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How Menopause Affects Your Mental Health

Dec 01, 2019
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In the early 20th century, women who were near menopause were described as having “climacteric melancholia” or even “fully developed insanity.” Now we know a little more about how menopause can affect mental health.

The average age of menopause in the United States is 51, and more than one million women reach menopause each year. However, the transition from menstruation to menopause can take four to eight years. That time is known as perimenopause, and it’s when you experience the symptoms associated with menopause. 

At Progressive Women’s Health, Dr. Asia Mohsin understands the difficulties of living with the symptoms of menopause while living your life. If you’re concerned about physical or mental symptoms, consider seeing her for a consultation. There may be treatments available to help. 

Common symptoms

You’re probably already aware of the physical symptoms of menopause, which include: 

  • Night sweats
  • Hot flashes
  • Changes to your menstrual flow
  • Irregular menstrual cycle
  • Insomnia
  • Sexual dysfunction 
  • Increased risk for osteoporosis and cardiovascular disease

You may not be aware that there can be mental health symptoms associated with menopause, as well. For example, you may experience: 

  • Irritability
  • Anxiety
  • Feelings of guilt
  • Lack of interest in things you enjoy
  • Difficulty concentrating
  • Memory problems
  • Feelings of fatigue
  • Appetite changes

Not every woman experiences mental health symptoms related to menopause, and though researchers have investigated “perimenopausal depressive syndrome,” there aren’t conclusive findings. Instead, scientists and physicians have found that some women are at a greater risk of mental health problems related to menopause than others.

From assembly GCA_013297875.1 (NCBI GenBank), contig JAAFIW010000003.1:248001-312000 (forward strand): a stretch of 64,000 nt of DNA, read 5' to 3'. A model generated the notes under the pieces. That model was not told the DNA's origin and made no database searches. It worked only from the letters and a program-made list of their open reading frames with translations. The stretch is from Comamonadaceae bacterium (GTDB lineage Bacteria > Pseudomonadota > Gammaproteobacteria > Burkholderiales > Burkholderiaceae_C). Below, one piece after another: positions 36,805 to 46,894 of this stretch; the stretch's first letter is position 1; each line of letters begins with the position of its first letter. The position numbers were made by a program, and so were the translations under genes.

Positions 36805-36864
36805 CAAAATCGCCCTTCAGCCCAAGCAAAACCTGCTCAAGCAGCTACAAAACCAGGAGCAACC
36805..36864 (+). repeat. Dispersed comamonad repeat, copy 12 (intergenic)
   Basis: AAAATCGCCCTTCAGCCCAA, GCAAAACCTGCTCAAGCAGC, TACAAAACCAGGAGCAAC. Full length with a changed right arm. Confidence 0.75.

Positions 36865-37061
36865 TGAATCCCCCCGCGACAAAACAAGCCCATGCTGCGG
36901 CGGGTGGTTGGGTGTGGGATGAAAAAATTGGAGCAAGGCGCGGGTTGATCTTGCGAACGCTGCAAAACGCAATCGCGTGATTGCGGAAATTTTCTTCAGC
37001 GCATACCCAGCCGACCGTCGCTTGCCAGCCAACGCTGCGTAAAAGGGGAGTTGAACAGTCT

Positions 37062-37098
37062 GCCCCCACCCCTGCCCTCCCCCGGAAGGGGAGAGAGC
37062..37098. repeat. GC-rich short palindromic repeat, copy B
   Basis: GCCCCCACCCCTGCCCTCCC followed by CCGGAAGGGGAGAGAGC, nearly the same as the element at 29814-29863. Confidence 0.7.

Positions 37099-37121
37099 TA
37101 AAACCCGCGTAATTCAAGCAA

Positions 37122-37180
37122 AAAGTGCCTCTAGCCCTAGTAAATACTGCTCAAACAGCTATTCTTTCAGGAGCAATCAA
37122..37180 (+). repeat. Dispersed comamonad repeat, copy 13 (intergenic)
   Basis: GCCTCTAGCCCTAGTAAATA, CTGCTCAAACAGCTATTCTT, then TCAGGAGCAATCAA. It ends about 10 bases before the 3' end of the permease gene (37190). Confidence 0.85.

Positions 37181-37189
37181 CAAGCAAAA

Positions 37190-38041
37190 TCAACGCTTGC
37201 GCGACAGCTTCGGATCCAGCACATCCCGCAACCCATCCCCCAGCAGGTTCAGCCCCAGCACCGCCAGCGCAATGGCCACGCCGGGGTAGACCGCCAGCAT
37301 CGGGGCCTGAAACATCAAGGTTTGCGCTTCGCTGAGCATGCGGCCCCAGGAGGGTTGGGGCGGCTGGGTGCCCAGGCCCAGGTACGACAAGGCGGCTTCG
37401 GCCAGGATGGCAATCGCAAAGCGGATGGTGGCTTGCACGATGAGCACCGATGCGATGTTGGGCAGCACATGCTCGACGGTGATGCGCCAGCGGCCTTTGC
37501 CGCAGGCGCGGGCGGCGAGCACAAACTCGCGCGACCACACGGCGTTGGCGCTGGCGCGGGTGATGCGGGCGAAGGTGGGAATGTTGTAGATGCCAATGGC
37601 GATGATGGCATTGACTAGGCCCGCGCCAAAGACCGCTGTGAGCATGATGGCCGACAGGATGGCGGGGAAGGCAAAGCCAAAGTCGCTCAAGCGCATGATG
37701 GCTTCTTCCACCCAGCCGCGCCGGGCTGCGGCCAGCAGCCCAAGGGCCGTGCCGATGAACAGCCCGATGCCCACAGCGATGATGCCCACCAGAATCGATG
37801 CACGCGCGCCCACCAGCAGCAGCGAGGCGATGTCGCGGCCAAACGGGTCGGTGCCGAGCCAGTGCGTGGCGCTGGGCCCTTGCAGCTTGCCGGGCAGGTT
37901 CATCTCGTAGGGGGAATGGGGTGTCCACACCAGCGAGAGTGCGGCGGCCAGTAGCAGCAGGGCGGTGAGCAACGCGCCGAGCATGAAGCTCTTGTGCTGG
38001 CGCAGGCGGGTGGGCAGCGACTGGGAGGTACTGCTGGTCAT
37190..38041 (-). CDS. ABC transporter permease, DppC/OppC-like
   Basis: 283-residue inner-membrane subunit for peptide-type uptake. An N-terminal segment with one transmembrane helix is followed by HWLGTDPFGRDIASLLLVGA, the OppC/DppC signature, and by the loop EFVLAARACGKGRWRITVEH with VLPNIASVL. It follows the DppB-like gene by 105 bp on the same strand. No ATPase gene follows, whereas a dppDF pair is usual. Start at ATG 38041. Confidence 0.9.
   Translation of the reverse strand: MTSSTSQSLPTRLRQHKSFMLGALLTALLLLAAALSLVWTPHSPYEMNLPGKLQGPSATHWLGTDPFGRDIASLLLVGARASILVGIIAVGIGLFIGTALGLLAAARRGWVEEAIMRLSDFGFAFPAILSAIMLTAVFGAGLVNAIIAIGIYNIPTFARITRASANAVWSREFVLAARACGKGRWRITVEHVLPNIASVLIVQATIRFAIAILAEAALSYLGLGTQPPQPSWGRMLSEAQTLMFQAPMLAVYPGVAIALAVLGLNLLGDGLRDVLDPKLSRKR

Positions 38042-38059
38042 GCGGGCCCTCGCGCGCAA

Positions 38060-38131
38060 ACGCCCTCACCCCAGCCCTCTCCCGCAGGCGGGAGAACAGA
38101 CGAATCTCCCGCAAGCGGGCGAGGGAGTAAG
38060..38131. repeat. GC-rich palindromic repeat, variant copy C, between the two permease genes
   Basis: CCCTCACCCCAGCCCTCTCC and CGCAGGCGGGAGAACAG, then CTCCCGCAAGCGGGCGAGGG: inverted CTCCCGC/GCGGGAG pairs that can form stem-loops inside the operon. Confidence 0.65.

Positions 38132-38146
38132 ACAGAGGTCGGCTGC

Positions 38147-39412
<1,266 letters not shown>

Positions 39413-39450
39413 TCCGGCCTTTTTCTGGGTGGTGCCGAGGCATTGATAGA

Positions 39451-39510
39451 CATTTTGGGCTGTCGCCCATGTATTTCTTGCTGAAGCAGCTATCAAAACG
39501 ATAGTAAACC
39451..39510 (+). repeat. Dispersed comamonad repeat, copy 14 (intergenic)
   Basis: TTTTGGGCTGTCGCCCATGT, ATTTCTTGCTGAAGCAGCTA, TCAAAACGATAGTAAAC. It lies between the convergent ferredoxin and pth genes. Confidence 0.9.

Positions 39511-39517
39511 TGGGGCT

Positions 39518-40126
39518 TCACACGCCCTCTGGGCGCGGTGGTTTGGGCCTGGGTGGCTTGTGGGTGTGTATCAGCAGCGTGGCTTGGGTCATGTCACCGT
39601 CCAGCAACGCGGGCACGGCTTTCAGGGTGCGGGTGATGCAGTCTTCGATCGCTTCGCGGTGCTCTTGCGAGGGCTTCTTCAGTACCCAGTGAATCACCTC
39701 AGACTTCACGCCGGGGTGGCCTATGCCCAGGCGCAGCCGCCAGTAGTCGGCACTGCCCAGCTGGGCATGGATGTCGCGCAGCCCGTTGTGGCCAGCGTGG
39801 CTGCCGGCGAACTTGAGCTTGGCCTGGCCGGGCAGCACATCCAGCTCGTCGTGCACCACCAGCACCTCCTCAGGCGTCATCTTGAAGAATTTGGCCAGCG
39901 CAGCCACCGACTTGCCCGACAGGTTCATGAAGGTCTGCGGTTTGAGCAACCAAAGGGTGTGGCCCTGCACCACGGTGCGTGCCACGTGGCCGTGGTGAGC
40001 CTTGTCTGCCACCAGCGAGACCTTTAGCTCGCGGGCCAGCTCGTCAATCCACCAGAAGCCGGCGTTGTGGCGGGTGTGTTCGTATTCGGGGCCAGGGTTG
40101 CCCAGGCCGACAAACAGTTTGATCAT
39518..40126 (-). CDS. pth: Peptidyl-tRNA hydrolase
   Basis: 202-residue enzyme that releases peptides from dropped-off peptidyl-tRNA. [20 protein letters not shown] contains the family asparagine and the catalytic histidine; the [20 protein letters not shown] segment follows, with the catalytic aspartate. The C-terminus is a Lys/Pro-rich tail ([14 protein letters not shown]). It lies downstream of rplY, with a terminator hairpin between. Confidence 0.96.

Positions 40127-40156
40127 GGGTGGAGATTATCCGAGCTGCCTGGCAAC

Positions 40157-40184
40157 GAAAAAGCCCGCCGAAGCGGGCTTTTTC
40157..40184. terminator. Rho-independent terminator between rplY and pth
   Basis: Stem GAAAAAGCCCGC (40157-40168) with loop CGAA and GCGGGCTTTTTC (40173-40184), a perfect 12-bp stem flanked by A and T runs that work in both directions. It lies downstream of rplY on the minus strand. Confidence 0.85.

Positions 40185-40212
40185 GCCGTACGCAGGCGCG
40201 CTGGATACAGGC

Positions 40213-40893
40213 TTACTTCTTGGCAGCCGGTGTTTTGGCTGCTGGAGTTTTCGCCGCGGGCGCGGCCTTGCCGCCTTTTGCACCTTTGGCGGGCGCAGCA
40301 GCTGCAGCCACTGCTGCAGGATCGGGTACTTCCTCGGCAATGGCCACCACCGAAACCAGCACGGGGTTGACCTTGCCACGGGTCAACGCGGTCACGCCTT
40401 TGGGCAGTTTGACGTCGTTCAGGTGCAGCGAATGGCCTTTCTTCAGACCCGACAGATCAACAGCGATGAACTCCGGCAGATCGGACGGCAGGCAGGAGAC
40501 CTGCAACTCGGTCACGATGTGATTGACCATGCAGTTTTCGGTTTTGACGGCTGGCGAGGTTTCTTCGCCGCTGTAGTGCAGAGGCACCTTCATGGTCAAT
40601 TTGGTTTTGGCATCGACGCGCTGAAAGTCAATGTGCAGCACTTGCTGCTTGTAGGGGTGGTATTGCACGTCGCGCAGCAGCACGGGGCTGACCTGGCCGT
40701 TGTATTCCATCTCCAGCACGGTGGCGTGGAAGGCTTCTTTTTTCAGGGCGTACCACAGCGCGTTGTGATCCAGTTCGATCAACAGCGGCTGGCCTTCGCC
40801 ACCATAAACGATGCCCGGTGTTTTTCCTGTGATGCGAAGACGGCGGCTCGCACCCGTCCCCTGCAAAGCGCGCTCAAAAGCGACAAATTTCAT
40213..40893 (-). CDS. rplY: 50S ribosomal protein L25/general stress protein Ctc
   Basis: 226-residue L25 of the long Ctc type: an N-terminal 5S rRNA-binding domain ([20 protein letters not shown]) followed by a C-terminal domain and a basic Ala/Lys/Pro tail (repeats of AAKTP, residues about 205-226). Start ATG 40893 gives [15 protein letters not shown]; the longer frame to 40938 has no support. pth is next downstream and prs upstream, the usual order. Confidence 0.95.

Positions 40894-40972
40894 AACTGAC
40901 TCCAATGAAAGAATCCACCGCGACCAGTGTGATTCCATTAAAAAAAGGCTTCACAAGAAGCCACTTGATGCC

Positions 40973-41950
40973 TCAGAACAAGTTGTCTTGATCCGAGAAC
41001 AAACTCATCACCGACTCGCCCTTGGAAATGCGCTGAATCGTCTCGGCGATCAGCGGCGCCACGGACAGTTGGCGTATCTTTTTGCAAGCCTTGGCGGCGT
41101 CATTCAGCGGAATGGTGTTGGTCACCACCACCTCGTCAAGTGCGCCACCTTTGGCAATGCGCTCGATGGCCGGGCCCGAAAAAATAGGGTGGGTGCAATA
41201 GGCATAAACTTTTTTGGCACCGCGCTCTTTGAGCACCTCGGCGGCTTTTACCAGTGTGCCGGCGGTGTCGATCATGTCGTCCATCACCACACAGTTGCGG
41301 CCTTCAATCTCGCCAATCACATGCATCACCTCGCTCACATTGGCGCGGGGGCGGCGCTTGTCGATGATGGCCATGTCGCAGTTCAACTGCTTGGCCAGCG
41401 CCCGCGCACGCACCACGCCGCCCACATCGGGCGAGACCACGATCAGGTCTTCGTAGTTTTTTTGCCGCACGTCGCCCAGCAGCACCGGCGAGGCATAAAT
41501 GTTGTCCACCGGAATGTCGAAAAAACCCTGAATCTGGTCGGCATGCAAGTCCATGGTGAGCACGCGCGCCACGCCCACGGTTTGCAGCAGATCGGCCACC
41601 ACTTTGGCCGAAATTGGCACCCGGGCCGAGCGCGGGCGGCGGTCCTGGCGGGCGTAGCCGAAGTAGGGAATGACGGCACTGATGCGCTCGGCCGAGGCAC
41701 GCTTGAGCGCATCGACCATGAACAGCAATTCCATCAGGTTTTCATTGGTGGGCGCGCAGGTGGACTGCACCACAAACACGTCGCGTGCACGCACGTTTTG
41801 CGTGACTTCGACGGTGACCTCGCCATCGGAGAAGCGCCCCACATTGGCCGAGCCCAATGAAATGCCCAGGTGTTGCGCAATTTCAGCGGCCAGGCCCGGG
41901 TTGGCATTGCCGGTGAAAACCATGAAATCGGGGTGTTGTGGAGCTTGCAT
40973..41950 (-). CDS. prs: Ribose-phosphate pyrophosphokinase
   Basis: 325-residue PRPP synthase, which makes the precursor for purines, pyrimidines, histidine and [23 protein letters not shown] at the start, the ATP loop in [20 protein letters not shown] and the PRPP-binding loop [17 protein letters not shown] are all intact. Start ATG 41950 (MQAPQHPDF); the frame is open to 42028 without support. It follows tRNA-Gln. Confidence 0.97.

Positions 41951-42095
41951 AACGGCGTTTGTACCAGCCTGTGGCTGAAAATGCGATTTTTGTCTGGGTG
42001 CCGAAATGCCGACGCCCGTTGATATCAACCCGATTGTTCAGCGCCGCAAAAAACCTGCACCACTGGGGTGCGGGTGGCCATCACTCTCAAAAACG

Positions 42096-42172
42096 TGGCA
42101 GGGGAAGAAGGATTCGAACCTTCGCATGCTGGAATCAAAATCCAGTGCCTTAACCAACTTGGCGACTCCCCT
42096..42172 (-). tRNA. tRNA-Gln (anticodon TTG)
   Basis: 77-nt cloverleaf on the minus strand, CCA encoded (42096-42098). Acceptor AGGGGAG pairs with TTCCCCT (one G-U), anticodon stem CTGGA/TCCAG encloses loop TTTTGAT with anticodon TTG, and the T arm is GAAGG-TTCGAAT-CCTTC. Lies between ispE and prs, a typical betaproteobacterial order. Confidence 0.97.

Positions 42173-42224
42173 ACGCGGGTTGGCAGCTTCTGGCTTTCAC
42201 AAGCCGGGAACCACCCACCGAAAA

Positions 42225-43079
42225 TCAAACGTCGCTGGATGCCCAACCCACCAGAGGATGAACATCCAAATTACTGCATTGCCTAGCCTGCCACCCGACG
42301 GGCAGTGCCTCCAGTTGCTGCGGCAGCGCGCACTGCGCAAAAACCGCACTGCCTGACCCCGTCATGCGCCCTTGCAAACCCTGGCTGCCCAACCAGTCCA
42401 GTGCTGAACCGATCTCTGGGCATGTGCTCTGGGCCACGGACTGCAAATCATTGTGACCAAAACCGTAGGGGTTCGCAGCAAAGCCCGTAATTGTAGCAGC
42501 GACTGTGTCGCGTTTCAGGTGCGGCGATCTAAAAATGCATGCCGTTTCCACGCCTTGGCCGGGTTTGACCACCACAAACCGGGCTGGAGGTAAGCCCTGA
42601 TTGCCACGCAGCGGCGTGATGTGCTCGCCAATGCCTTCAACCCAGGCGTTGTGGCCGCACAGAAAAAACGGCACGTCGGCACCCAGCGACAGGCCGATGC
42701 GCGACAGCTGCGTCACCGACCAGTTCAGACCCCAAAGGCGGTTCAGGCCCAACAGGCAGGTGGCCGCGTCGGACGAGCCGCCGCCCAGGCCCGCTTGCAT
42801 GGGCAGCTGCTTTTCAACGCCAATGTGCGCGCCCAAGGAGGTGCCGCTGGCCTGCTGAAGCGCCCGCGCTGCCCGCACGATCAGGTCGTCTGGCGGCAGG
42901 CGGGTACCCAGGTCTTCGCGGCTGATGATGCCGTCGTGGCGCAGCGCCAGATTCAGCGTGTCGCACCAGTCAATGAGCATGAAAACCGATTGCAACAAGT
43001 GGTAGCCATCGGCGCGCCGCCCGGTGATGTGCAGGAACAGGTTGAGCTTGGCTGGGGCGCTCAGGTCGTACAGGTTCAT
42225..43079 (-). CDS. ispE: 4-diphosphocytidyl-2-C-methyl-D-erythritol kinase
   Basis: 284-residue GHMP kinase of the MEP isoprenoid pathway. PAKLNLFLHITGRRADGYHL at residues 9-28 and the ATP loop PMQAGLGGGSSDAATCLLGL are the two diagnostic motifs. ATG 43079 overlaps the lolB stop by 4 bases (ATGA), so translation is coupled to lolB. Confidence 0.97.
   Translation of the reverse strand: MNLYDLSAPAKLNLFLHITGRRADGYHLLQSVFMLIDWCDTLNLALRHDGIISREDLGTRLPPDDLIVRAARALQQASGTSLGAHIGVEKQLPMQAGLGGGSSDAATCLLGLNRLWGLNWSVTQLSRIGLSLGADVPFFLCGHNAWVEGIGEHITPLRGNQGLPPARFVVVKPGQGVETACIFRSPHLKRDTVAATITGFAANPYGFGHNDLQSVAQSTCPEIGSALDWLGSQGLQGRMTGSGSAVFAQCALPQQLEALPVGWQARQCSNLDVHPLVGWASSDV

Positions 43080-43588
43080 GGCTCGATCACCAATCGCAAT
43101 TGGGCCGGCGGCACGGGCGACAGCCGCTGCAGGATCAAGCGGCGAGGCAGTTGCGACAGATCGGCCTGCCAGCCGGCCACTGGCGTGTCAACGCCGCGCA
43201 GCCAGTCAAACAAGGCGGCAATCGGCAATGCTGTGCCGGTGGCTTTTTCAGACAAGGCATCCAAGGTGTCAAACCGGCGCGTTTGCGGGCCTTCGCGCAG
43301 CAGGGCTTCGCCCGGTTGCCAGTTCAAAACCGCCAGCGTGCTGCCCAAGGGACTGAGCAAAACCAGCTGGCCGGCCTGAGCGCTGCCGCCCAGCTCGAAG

Your risk 

There are several things that may make it more likely you’ll experience mental health symptoms during perimenopause. For example, if you’ve been diagnosed with clinical depression in the past or had episodes of depression, you may be at a higher risk of experiencing depression during perimenopause than someone who hasn’t. 

If you have negative feelings about menopause or aging, you may also have a greater risk of developing a mood disorder. Low self-esteem, a stressful life situation, lack of exercise, and smoking are also risk factors. 

Theories regarding depression during menopause

The extreme fluctuations in your hormones during menopause may make some women more vulnerable to mood disorders. Some research seems to indicate that sudden changes in hormone levels can have an impact on the neurotransmitters in your brain, which could certainly explain an association between depression and menopause. 

Another potential explanation is more straightforward. If you’re not sleeping well because of night sweats or insomnia, you’re likely to have mood disruptions. Physical symptoms may well lead to mental health symptoms.


There are lifestyle interventions that may be helpful. Regular exercise, proper nutrition, practicing relaxation techniques, and support groups are low-cost changes that can make a big difference and have the added benefit of contributing to your overall good health. 

Sometimes lifestyle changes aren’t enough. If your mental health symptoms are severe, Dr. Mohsin may suggest other treatments. Hormone replacement therapy may be an option, or there may be another appropriate pharmaceutical approach. 

The best treatment plan for you is based on your specific situation. Before suggesting a treatment approach, Dr. Mohsin evaluates your symptoms, medical history, goals, and needs. 

If you’d like to learn more about mental health and menopause, book an appointment at Progressive Women’s Health. You can request an appointment online or call our office between 9 am and 5 pm, Monday through Friday at 281-993-4072.